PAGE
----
Search Supreme Court Cases
WILLIAMSON V. KINCAID, 4 U. S. 20 (1800)
U.S. Supreme Court
Williamson v. Kincaid, 4 U.S. 4 Dall. 20 20 (1800)
Williamson v. Kincaid
4 U.S. (4 Dall.) 20
ERROR TO THE CIRCUIT
COURT OF GEORGIA
Where the value of the matter in dispute did not appear upon the record, the Court allowed affidavits to prove the same to be taken on notice to the opposite party, the writ of error not to be a supersedeas.
It appeared from the record that
"Marian Kincaid of Great Britain, widow, demanded against John G. Williamson the one-third of 300 acres of land, &c., in Chatham County as dower. That the tenant pleaded 1st, the Act of Georgia passed 1 March, 1778, attainting G. Kincaid (the demandant's late husband) forfeiting his estate, and vesting it in Georgia, without office; 2d, the Act of 4 May, 1782, banishing G. Kincaid and confiscating his estate; 3d, the appropriation and sale of the lands in question by virtue of the said attainder and confiscation before 3 September, 1783 (the date of the definitive treaty of peace) and before G. Kincaid's death; 4th, the alienage of the demandant (who was resident abroad on 4 July, 1776, and ever since) and therefore incapable of holding lands in Georgia. That the demandant replied that she and her husband were inhabitants of Georgia on the 19th of April 1775, then under the dominion of Great Britain; that her husband continued a subject of Great Britain and never owed allegiance to Georgia, nor was ever convicted by any lawful authority of any crimes against the state. That the tenant demurred to the replication, the demandant joined in demurrer, and judgment was pronounced by the circuit court (composed of WASHINGTON, Justice, and CLAY, district judge) for the demandant."
On this judgment the writ of error was brought, and the following errors assigned.
1. The general errors.
2. The attainder of G. Kincaid and the forfeiture and sale of his estate; so no right to dower accrued; and no land out of which it could be enjoyed.
3. The alienage of the widow on the 4th of July 1776 and ever since, by which she was incapable to take and hold real estate in Georgia.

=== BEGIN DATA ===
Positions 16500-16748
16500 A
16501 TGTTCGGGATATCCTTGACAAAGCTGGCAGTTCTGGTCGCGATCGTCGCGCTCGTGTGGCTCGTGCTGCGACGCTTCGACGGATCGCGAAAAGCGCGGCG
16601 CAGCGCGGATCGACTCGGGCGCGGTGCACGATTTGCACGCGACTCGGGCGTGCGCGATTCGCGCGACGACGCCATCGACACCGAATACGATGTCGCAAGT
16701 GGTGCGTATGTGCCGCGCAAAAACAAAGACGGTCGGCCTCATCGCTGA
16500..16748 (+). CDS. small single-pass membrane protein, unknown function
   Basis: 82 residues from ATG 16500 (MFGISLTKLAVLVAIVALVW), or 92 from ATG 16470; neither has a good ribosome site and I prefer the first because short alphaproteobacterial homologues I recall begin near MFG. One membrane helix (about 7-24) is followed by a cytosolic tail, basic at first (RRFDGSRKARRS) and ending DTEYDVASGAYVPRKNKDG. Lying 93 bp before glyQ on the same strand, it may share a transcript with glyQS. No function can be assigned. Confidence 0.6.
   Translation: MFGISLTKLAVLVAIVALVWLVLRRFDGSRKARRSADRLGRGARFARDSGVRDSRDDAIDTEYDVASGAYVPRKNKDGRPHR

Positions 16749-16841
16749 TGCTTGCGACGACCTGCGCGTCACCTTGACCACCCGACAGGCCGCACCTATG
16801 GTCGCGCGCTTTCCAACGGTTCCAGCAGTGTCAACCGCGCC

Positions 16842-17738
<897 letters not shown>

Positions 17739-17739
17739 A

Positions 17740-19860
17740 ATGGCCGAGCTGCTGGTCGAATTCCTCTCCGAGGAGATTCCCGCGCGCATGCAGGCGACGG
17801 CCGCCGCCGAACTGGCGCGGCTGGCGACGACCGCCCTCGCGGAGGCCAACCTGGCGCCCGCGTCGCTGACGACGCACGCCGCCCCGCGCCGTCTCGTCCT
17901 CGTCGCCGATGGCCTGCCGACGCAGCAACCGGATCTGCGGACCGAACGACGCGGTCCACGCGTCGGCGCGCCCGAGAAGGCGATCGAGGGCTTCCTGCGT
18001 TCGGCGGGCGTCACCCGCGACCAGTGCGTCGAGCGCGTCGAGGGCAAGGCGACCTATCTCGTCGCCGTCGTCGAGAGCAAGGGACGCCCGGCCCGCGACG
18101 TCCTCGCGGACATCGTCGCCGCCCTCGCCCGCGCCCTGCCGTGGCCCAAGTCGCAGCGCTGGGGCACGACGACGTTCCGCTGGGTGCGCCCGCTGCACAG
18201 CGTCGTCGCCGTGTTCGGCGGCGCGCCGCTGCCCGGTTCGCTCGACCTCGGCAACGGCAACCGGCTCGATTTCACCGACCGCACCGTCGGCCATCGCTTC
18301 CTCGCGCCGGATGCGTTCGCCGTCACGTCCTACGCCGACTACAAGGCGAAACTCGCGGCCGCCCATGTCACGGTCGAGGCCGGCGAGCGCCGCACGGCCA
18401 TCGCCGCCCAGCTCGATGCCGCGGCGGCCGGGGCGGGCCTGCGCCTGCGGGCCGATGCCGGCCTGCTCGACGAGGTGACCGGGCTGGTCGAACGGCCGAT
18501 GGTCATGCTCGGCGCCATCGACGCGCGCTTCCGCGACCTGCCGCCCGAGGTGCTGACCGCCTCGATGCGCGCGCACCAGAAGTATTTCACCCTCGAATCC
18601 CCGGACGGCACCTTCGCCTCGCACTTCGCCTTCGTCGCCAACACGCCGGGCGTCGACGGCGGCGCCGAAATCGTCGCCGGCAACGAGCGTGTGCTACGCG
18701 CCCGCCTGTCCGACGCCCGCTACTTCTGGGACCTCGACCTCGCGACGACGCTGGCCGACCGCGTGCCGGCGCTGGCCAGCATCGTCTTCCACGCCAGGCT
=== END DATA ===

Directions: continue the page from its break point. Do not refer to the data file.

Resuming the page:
The principal question (whether an alien, British subject, was entitled under the treaty of peace to claim and hold lands in
dower) was not discussed, as the judgment was reversed for want of a sufficient description of the parties to the suit, on the authority of Bingham v. Cabot, 3 U. S. 382, and Turner v. Bank of North America, 4 U. S. 8. But an important point of practice was previously settled relative to the mode of ascertaining the value of the matter in dispute in actions like the present.
For the plaintiff in error, it was admitted in answer to an objection that the value of the matter in dispute did not appear upon the record, but it was urged that from the nature of the subject, the demand of the plaintiff could not ascertain it, nor from the nature of the suit (like a case of ejectment, where damages are only given for the ouster) could it be fixed by the finding of a jury, on the judgment of the court. 3 Bl.Com. 35-36. As therefore there was no act of Congress nor any rule of the court prescribing a mode to ascertain in such cases the value in dispute, that the party may have the benefit of a writ of error, it was proposed to continue the cause to afford an opportunity to satisfy the court by affidavits of the actual value of the property.
By the Court:
Be it so. Let the value of the matter in dispute be ascertained by affidavits, to be taken on ten days' notice to the demandant or her counsel in Georgia. But consequently the writ of error is not to be a supersedeas.
Official Supreme Court caselaw is only found in the print version of the United States Reports. Justia caselaw is provided for general informational purposes only, and may not reflect current legal developments, verdicts or settlements. We make no warranties or guarantees about the accuracy, completeness, or adequacy of the information contained on this site or information linked to from this site. Please check official sources.